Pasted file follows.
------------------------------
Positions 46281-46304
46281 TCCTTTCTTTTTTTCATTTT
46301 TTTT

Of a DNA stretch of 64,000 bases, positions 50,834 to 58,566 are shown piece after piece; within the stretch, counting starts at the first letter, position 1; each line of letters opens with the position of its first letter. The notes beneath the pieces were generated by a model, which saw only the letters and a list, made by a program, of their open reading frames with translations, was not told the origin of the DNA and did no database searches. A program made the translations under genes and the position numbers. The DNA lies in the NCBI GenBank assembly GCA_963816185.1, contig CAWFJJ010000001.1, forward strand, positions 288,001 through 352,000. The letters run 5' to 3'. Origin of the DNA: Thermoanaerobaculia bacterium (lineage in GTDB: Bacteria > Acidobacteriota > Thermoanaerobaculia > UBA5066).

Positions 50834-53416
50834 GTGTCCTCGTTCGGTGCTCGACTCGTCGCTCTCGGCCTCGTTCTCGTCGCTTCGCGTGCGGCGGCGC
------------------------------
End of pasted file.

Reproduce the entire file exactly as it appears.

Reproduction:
Positions 46281-46304
46281 TCCTTTCTTTTTTTCATTTT
46301 TTTT

Of a DNA stretch of 64,000 bases, positions 50,834 to 58,566 are shown piece after piece; within the stretch, counting starts at the first letter, position 1; each line of letters opens with the position of its first letter. The notes beneath the pieces were generated by a model, which saw only the letters and a list, made by a program, of their open reading frames with translations, was not told the origin of the DNA and did no database searches. A program made the translations under genes and the position numbers. The DNA lies in the NCBI GenBank assembly GCA_963816185.1, contig CAWFJJ010000001.1, forward strand, positions 288,001 through 352,000. The letters run 5' to 3'. Origin of the DNA: Thermoanaerobaculia bacterium (lineage in GTDB: Bacteria > Acidobacteriota > Thermoanaerobaculia > UBA5066).

Positions 50834-53416
50834 GTGTCCTCGTTCGGTGCTCGACTCGTCGCTCTCGGCCTCGTTCTCGTCGCTTCGCGTGCGGCGGCGC